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Help Your Horse Sleep
 By Winniefield Park   •   12th May 2018   •   470 views   •   0 comments


Every mammal sleeps, and horses are no exception. During sleep, healing takes place, organs regenerate, thoughts are memories are sorted, stored energy is renewed and young animals grow. So restorative sleep is important for good health.

Your horse needs to sleep about four hours each day. Most of that time is spent on their feet. And, while sleeping on their feet, they are in a light sleep which, if they needed to flee from a predator, they could wake from easily without being groggy. They snooze for several minutes and then awaken. They’ll do this several times a day as they need to fulfill their light sleep need. Your horse also needs a short period of deeper sleep. And to do this, they will most likely lie down. But the conditions have to be right for a horse to go into this deep ‘slow wave’ sleep.

There isn’t much research on the sleep cycles of horses but we do know that when sleep deprived, there can be behavioral changes. One study done in Germany suggests that horses that are deprived of sleep may be more difficult to handle and be more aggressive to other horses.

Like most other things in your horse’s life that keep it happy and healthy, natural surroundings will help your horse sleep. This means a natural light cycle and a herd it's comfortable being with, along with a comfortable place to lay down. Horses grab cat naps while standing, that can keep them going for a long time. But horses do need to lay down to get a complete sleep. It seems like some horses never lie down, but eventually the need to get that deep sleep has to be satisfied.

Before a horse will lie down to sleep, they need to feel safe. A horse will check out its surroundings and if it feels it’s okay, will lie down. The first stage of relaxation is when they are lying more or less on their stomach, with their legs tucked up against them. They may close their eyes and lower their heads. Eventually, as long as nothing disturbs them, they’ll lay out flat. While laying down, they may sleep deeply and experience REM sleep—dreaming sleep. Some horses may even twitch and make running movements while they are dreaming.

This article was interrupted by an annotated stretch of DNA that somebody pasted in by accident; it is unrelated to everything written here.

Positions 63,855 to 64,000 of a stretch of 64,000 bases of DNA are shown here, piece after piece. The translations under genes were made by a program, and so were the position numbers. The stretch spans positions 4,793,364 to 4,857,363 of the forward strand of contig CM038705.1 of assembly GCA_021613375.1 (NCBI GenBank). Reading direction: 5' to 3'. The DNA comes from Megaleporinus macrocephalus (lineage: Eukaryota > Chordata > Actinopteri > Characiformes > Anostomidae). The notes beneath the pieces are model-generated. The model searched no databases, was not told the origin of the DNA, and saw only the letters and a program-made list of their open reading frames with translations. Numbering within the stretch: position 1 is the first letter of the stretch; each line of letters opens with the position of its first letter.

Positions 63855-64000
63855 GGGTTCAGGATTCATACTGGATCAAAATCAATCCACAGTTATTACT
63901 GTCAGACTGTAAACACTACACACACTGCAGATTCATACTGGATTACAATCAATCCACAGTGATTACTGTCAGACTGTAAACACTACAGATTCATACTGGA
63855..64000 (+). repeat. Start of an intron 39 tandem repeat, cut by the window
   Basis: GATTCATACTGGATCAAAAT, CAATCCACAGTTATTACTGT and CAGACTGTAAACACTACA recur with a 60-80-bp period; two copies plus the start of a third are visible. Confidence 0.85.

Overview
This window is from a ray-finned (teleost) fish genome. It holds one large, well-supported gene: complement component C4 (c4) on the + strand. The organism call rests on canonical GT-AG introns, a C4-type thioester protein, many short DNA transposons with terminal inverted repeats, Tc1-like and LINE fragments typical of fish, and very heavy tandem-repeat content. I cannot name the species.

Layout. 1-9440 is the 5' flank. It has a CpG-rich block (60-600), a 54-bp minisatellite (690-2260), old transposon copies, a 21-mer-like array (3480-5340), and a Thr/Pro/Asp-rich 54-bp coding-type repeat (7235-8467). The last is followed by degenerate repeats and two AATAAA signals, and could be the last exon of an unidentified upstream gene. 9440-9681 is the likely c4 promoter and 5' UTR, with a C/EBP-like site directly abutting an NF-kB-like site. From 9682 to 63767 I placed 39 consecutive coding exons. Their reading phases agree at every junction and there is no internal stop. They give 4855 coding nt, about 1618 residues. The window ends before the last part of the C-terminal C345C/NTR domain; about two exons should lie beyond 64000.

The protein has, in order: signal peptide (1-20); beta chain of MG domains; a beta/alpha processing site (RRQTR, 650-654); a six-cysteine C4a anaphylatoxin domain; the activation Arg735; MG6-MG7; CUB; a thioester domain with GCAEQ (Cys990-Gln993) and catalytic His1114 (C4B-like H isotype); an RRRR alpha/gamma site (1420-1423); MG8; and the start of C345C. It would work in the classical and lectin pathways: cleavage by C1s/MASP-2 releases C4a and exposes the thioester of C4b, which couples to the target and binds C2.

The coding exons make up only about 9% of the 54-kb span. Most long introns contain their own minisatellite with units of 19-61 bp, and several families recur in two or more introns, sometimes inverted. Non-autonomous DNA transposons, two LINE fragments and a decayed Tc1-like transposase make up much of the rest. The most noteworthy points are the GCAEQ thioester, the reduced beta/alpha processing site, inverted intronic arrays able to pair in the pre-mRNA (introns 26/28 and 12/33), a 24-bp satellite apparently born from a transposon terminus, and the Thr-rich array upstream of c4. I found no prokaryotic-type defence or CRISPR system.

So how do we encourage healthy sleep in our horses? Lighting is important. Horses kept under bright lights for long periods of time may have a hard time falling asleep. So a normal light/dark cycle is important for encouraging sleep. Either your horse should be outdoors, or in a stable with the lights turned out for a period throughout the night.

Your horse has to feel safe. If it’s in a pasture with horses that harass it, it may not be able to rest properly. And the sounds of other horses quarreling may be disturbing to all the others. In a happy herd, you’ll often see several horses lying down at the same time, while others stand watch. This helps everyone relax, free from the fear of a predator sneaking up on them.

Like us, a horse likes a comfortable bed. A nice clean bed of shavings or straw, or a clean area in a pasture or run-in shelter while be an inviting place to take a snooze. Even horses in standing stalls will lay down if they have enough room. Horse aren’t likely to want to lie down in windy, wet or rocky areas.

A quiet area, out of the way of busy traffic of any kind is more inviting for a horse that wants to snooze. A radio softly playing, or white noise if you can provide a source might help block out more sudden, disturbing sounds.
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